It is expected that temperatures across Washington will easily reach triple digits this weekend. Both staff and residents must take necessary precautions to prevent complications related to excessive heat.
Residents with a history of dehydration, cardiovascular and/or pulmonary disease are particularly susceptible to heat-related illnesses and complications. All staff should be aware and monitoring for signs, symptoms, and consequences of heat exhaustion, heat stroke and heat cramps.
- Warning Signals: Gradual weakness, nausea, anxiety, excess sweating, syncope (fainting).
- Appearance and Signs: Skin is pale, grayish, and clammy.
- Management: For syncope, place head down and administer cool, slightly salty fluids immediately.
Heat Stroke (Serious Emergency):
- Warning Signals: Headache, weakness, sudden or worsening confusion, and sudden loss of consciousness.
- Appearance and Signs: Hot, red, dry skin, little sweating, very high temperature, and hard, rapid pulse.
- Management: Immediately cool skin by wrapping or immersing in cold water or ice. Call 911 or paramedics.
- Warning Signals: Severe cramps and spasms in the arms, legs and/or abdomen.
- Appearance and Signs: Skin may be hot and dry, or cool and clammy, depending on the humidity. The muscles feel like hard knots.
- Management: Provide cool fluids and foods containing sodium chloride (table salt).
The following measures should be taken to prevent heat-related illnesses. Some recommended interventions for your facility may include the following:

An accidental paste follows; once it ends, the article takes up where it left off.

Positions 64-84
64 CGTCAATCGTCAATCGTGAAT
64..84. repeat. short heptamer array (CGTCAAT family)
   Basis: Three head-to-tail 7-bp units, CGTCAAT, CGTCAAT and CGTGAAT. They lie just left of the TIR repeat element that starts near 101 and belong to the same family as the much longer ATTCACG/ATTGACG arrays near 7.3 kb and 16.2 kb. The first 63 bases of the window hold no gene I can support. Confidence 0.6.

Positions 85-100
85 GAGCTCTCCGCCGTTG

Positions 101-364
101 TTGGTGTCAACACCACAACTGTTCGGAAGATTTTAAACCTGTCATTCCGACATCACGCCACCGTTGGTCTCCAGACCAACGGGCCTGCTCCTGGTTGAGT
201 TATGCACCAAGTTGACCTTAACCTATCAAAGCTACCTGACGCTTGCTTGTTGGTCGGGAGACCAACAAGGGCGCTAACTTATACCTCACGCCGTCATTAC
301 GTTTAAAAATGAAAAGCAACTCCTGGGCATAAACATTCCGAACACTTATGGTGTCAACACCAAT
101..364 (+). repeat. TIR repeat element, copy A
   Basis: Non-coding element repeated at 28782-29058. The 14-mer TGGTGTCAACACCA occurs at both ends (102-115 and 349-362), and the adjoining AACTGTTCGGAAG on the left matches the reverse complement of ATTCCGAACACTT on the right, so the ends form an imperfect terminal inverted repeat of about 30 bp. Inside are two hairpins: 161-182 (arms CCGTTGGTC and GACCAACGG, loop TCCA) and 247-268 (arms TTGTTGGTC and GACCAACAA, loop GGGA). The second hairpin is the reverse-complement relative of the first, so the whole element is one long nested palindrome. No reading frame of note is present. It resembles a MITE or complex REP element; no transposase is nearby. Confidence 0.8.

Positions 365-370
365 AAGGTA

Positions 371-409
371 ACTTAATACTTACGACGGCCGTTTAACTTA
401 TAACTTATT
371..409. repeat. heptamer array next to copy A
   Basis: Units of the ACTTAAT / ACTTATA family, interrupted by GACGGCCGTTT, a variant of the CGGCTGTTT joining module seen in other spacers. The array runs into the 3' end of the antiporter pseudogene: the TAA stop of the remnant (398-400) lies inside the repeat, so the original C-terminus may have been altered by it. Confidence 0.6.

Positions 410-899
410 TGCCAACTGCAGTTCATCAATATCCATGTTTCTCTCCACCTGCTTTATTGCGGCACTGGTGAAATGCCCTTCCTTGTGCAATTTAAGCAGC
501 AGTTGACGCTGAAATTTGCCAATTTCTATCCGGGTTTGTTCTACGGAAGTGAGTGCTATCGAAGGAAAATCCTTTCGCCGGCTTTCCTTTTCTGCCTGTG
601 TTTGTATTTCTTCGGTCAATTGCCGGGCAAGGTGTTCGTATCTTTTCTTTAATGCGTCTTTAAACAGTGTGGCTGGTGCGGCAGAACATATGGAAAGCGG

- Alert staff to monitor residents for the signs and symptoms of heat illness (listed above). Notify the resident’s physician of such observations and obtain medical services as needed.
- Review resident medications and identify those that may cause residents to become more susceptible to harm from heat and sunlight.
- Assure that facility policies and procedures for heat emergency situations are current, complete, and staff are trained.
- Monitor temperatures in care areas and resident rooms.
- Monitor choice of resident’s clothing to ensure they are appropriate in extreme temperatures. Loose fitting, light colored cotton clothing is best to allow the skin to breathe.
- Help decrease temperatures by closing window blinds and turning off unneeded lights in the daytime.
- Assist residents to maintain adequate fluid intake. In addition to water, consider popsicles, jell-o, sherbet, and juices to keep residents hydrated.
When outside, encourage residents to sit in shaded areas and to use sunscreen.
Creating Safer Air Movement for Cooling with Consideration of COVID-19
During the warmer months of the year facilities need to provide cooling for building occupants when air conditioning units and central heating, ventilation, and air conditioning (HVAC) systems are not available to provide a cool indoor environment. In this situation open windows and portable fans are often used to provide comfort for building occupants. DOH has created a document to provide guidance on safer ways to create air movement for cooling when air conditioning units and a central HVAC system are not available. Click here to access the document.